More than elementary deduction, this contemporary crime drama leaves plenty for viewers to wrap their minds around. Magnifiers ready, spoilers ahead.
Being easily bored is no excuse for rudeness. Of course, what’s a ‘gritty, modern reimagining’ without a dose of verbal swagger? As such, first impressions of Benedict Cumberbatch as Arthur Conan Doyle’s legendary detective in Sherlock, updated for a contemporary audience by Mark Gatiss and Steven Moffat, can leave a bitter taste. The Sherlock Holmes of the 21st century is a frustrated, work-obsessed loner – yet, through the course of three hour-and-a-half episodes, it’s difficult not to trust that there’s a method to his madness.
Gatiss and Moffat, who are also responsible for Doctor Who, have based a lot of this first series around the meeting of Sherlock Holmes and Dr John Watson. Watson (Martin Freeman) does a lot of playing-it-straight it must be said, but, in contrast to Holmes’ unorthodox deductions, he’s instantly likeable and the audience’s emotional barometer. Their personalities are worlds apart compared to the chummy, rough-and-readiness of Guy Ritchie’s Hollywood duo. Watching the complex dichotomy between these two men forms the foundation of Sherlock.
The scripts for the series pull material from Conan Doyle’s original novels – the first, ‘A Study in Pink’, is roughly based on A Study in Scarlet. The cases all feature impressive deductions from Holmes. How the producers show off his keen intellect is to rapidly flick between points as Holmes monologues. Not quite original, but contemporary nonetheless. It’s not difficult to miss information if you’re not paying attention, and at 90 minutes some audience members just aren’t going to make it to the bottom.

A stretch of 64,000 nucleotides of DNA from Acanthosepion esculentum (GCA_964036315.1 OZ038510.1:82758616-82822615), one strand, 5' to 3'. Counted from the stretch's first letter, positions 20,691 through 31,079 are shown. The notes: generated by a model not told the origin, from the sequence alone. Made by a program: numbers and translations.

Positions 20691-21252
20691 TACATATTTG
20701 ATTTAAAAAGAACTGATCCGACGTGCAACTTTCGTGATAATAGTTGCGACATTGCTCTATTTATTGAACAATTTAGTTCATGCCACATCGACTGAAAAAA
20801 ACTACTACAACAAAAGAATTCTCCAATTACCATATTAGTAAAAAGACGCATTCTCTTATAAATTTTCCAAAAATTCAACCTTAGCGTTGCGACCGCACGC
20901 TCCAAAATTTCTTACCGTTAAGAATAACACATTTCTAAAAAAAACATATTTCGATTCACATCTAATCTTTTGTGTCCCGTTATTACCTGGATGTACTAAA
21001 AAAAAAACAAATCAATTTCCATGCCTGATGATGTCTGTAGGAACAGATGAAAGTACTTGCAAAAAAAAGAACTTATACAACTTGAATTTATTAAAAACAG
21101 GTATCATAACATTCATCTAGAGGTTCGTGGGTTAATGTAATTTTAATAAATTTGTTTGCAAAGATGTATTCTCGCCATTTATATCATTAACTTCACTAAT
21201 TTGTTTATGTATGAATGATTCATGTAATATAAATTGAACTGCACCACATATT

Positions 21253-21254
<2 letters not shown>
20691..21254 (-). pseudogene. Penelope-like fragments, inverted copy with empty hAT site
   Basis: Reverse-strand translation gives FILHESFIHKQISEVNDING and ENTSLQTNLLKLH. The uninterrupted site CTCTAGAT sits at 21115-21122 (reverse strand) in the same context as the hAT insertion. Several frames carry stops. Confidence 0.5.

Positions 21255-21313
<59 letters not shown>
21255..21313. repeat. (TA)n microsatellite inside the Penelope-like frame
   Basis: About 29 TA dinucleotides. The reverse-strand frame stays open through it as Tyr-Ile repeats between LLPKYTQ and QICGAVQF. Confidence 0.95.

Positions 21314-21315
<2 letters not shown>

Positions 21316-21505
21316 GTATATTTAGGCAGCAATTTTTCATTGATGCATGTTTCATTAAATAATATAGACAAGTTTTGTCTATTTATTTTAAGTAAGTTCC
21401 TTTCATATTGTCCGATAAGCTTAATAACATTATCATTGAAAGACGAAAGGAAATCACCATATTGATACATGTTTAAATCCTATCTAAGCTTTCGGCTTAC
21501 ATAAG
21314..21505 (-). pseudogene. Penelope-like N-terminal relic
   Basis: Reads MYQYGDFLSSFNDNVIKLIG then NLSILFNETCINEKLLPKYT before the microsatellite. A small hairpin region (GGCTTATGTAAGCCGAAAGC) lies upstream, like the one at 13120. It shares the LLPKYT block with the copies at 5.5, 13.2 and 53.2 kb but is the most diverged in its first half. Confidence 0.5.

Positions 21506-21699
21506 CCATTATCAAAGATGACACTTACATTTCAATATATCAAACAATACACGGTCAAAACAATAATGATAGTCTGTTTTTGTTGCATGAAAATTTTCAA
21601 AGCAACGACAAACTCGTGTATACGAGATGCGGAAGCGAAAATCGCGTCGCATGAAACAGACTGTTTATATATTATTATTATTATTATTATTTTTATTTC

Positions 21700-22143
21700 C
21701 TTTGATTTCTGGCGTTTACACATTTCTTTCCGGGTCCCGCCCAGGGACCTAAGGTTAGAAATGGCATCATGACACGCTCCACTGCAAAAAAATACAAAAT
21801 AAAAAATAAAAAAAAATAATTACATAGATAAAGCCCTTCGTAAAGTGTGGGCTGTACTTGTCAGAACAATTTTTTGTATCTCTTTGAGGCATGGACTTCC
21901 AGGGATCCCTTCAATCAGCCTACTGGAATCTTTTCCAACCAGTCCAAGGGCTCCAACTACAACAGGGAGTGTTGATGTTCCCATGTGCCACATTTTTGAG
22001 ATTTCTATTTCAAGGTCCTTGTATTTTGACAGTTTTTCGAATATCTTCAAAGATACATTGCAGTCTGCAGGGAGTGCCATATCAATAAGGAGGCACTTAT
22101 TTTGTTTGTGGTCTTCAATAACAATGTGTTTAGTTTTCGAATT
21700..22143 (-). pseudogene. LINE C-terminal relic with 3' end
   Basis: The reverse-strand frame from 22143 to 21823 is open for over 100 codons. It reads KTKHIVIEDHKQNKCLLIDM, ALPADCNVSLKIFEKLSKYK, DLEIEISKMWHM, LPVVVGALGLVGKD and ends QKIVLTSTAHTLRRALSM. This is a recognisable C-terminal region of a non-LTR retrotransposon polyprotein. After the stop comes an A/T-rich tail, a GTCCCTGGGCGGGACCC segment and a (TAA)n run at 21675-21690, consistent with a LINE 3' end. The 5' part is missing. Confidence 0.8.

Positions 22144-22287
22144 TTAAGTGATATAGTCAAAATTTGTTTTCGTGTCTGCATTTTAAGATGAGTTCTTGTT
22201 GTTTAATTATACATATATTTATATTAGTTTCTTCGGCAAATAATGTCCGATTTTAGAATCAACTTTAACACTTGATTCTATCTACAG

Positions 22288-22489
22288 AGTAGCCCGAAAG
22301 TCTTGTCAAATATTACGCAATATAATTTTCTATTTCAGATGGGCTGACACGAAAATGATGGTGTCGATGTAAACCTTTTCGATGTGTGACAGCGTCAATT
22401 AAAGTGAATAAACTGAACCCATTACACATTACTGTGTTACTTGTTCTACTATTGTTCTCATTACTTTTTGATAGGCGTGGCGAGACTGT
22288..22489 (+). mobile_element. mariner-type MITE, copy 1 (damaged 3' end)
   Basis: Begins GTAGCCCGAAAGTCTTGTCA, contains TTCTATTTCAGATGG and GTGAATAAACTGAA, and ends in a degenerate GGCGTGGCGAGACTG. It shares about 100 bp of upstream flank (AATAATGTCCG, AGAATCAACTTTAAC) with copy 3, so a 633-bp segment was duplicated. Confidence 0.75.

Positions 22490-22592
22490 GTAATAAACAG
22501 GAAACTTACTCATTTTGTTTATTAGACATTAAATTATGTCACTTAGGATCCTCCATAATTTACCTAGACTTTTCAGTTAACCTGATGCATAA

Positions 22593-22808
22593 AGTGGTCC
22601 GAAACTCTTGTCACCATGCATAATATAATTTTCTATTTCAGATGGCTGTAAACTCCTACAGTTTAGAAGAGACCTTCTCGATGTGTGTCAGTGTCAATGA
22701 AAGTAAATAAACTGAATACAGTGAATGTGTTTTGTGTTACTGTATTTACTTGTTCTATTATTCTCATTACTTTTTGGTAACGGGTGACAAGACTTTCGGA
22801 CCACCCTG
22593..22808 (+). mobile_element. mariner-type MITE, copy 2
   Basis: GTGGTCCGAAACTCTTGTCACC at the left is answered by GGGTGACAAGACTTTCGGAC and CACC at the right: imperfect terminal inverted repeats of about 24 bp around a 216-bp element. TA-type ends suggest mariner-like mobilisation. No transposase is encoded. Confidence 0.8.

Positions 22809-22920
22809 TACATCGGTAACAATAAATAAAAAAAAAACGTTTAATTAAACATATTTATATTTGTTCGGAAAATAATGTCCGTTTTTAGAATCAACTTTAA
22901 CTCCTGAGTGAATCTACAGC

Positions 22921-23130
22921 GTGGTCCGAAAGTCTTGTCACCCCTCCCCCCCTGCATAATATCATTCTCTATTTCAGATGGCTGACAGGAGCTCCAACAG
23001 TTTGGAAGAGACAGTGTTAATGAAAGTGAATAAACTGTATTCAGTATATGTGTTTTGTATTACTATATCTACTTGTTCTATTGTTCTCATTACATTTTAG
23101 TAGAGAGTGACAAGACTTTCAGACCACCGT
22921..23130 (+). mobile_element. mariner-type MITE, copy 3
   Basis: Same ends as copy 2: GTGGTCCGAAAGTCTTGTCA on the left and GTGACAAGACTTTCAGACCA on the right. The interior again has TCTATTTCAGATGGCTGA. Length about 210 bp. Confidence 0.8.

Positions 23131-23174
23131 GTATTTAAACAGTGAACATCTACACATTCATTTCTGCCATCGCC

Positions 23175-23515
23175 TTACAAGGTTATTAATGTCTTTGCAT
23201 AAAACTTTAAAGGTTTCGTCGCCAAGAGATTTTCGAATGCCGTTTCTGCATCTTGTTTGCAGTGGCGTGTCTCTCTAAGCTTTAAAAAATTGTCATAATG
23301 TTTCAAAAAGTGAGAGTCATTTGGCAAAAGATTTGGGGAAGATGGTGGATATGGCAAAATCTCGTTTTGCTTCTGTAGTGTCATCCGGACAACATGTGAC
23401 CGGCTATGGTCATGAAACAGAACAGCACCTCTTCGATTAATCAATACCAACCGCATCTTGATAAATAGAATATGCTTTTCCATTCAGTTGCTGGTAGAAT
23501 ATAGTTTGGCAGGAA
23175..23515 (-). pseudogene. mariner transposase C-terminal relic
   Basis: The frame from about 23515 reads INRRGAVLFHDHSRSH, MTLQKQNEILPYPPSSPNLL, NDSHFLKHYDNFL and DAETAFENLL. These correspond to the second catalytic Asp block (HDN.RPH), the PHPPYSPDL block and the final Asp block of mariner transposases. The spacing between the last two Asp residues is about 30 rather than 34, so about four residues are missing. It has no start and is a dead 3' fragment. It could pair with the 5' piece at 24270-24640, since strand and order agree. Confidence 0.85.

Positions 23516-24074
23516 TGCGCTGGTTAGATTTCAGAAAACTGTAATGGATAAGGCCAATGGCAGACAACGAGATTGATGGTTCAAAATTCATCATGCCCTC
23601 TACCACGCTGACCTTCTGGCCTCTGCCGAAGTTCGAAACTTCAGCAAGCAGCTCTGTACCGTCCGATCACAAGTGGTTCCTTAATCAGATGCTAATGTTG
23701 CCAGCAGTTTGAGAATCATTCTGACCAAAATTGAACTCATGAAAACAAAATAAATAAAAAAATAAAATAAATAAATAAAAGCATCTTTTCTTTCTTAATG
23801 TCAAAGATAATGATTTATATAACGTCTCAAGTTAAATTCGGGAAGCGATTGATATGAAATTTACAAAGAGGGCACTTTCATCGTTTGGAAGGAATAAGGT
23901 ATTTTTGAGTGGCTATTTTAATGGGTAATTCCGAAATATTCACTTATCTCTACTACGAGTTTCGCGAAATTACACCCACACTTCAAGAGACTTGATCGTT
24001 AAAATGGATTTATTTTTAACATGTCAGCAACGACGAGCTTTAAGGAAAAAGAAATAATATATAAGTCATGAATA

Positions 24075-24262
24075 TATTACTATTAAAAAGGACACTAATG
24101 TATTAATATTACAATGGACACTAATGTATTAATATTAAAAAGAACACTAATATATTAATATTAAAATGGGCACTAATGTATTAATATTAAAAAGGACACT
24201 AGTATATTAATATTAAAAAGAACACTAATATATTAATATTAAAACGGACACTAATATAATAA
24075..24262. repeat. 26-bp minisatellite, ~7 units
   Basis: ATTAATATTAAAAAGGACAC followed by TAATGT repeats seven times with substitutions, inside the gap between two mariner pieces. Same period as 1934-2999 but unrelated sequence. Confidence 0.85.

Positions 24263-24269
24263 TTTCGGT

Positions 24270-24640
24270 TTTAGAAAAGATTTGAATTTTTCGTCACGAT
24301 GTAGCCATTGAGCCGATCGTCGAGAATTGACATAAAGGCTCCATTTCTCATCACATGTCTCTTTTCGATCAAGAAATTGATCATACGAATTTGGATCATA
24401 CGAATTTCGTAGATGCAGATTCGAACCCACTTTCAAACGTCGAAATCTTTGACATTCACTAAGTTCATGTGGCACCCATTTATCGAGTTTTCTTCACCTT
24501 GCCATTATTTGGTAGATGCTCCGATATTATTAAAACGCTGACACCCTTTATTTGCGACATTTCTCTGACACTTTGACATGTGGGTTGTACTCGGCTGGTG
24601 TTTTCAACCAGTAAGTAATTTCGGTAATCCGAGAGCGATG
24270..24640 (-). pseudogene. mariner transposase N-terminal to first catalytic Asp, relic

Far more interesting than the crime scenes themselves is how modern technology is used as a plot device, not just communicating messages between characters but to the audience as well. Internet-connected smartphones play a very important role, as Holmes and Watson receive vital information and messages from their illusive quarries. And instead of running off to the library of public records, they use the internet to browser for leads and patterns right from the scene of the crime. This is cleverly displayed to the audience as brief floating messages – silently breaking the fourth wall while the actors carry on as usual. The BBC has taken this further still with several fictitious websites, such as Dr Watson’s blog, that exist beyond the show. This intriguing use of technology as a plot driver is one of Sherlock best feats.
Much like the unusual consultant detective, Sherlock expects its audience to keep up or clear off. OK, that may be putting it a little too harshly, but the show makes no qualms about the fact that its eventual denouement can only be fully understood by those that have witnessed the episode in its entirety. It’s filled with red herrings and false leads aimed at giving the characters the run-around. And when it’s not steeped in crime-solving dialogue, the occasional humorous moment, like Watson being nicked for suspected graffiti, lets the steam off. With the exception of episodes two’s second half which I found a little too by the numbers, the show’s grand reveals successfully fool the audience with some astonishing truths. Episode one’s terminally ill serial killer was a smart touch. But I bet no one saw episode three coming.
Yes, Jim, the gay from IT, was actually Moriarty. It was a bold step by the creators to make a seemingly harmless character Holmes’ nemesis. The final scene of episode three was also a neat exemplar of the bond between Holmes and Watson. Throughout this series, Holmes is shown to be a brilliant thinker, unconcerned with the trivialities of ‘normal life’ nearly to the point of heartlessness. Watson, though uncertain of Holmes’ methods, isn’t afraid to add the courage to their partnership when it’s most needed. On a level playing field with his intellectual double and occupational opposite, we see a more human side to Holmes: a refusal to give up Watson.
It’s almost as smart as it thinks it is, but there’s no doubt that Gatiss and Moffat’s modernisation of the legendary detective is wickedly entertaining. Now, if they can condense each episode down to an hour, then we’re really on to something.